International Network for Government Science Advice extends “warm welcome” to Russian researchers
A global network linking science advisers to governments has said it will create a European “chapter” to its organisation—and expressly welcomed Russian as well as Ukrainian researchers, despite Russia’s invasion of Ukraine.
Rémi Quirion (pictured), the president of the International Network for Government Science Advice, said in a statement published on 16 March that Ingsa “categorically” condemned the invasion, but called on “researchers and policymakers in both countries to refrain from shredding important, bilateral and, indeed, multilateral collaborations”.
Quirion, who is also the chief scientist of Québec, said researchers fleeing the invasion must be enabled to continue their work and maintain their international networks. “To this end”, he said Ingsa was “prioritising the creation of a new European Chapter within our suite of regional chapters, for all countries of the continent”.
He said: “The aim is to act as a bridge in developing skills and capacity building towards better science advice and science diplomacy for all. Ukrainian and Russian members will be warmly welcomed.”
Focus on individuals
Quirion told Research Professional News that the members would be individual scientists and trainees. Ingsa’s stance is therefore in-keeping with those adopted by many other academic organisations around the world, which have been cutting ties to Russian organisations—particularly those linked to the government or expressing support for the invasion—while praising and maintaining links with individual Russian researchers who speak out against the invasion.
“As a non-governmental organisation, Ingsa adopts the ethos to create and share best practices to rise above the divisions and cultural or procedural differences that might otherwise divide us, to gain consensus on ways and means of promoting open and collaborative science,” Quirion said.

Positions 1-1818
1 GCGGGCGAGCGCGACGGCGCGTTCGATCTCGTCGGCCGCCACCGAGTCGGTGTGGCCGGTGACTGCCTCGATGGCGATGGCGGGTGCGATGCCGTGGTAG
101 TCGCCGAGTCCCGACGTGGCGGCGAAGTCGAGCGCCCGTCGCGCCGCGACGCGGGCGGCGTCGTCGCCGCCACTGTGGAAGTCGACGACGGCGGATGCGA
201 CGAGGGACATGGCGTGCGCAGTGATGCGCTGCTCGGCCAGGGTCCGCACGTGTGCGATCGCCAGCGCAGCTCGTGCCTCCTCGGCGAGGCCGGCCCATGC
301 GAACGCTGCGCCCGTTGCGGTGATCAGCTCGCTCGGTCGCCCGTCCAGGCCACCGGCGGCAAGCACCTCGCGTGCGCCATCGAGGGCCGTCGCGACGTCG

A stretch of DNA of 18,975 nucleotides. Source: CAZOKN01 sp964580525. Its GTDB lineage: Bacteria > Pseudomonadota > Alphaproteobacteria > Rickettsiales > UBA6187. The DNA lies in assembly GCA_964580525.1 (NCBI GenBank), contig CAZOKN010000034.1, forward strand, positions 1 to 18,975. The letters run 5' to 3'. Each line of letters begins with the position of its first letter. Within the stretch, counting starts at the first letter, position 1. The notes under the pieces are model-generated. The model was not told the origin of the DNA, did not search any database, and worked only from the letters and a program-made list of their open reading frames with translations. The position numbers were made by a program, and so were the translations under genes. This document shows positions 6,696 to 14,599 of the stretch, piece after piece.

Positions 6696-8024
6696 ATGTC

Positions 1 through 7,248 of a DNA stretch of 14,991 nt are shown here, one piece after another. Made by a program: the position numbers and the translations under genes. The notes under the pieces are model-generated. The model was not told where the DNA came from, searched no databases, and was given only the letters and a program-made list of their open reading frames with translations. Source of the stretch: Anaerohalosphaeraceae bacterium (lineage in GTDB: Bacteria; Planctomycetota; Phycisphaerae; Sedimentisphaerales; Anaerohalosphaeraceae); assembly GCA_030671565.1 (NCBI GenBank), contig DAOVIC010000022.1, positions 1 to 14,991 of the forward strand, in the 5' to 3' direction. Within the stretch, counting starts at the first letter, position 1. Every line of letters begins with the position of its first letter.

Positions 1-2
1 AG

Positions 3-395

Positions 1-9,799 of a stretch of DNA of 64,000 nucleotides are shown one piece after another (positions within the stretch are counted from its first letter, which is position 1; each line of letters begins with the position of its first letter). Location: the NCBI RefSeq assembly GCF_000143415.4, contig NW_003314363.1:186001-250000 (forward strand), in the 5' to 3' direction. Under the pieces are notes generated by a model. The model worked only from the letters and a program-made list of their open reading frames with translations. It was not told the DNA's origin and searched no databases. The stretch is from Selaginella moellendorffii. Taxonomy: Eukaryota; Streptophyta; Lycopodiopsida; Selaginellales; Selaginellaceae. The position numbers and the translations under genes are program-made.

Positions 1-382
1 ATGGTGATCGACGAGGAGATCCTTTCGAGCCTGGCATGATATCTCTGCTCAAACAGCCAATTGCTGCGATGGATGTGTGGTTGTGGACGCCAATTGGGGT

“Ingsa will now proactively engage its membership to further discuss concrete actions supporting like-minded Ukrainian and Russian researchers and peaceful, science-led organisations on the ground.”
Quirion said keeping international networks functioning should be Ingsa’s “overriding objective”, and that “now, more than ever, we need to keep shared science, technology and innovation as the oxygen of democracy and human progress” given challenges such as climate change and biodiversity loss.
Other relations on hold
Elsewhere, however, Russian researchers are running into difficulties maintaining their European ties. On 17 March, the European Spallation Source, a major international research facility being built in Sweden, announced it had “decided to freeze any present or future collaboration with institutions of the Russian Federation and the Republic of Belarus until further notice”. The government of Belarus has supported the invasion.
The facility said this would include suspending the participation of Russian and Belarusian institutions and companies in ESS committees and workshops, as well as the exchange of scientists with institutions. Its actions are in line with a call from the European Strategy Forum on Research Infrastructures for research infrastructures to suspend engagement with organisations in Russia and Belarus.
Meanwhile, Research Professional News understands that a request from Ukraine for the Policy Support Facility of the EU’s R&D programme to provide independent advice on how the country can improve its research and innovation ecosystem has been put on hold. An international team of experts had been due to assess Ukrainian research and innovation, starting in February or March.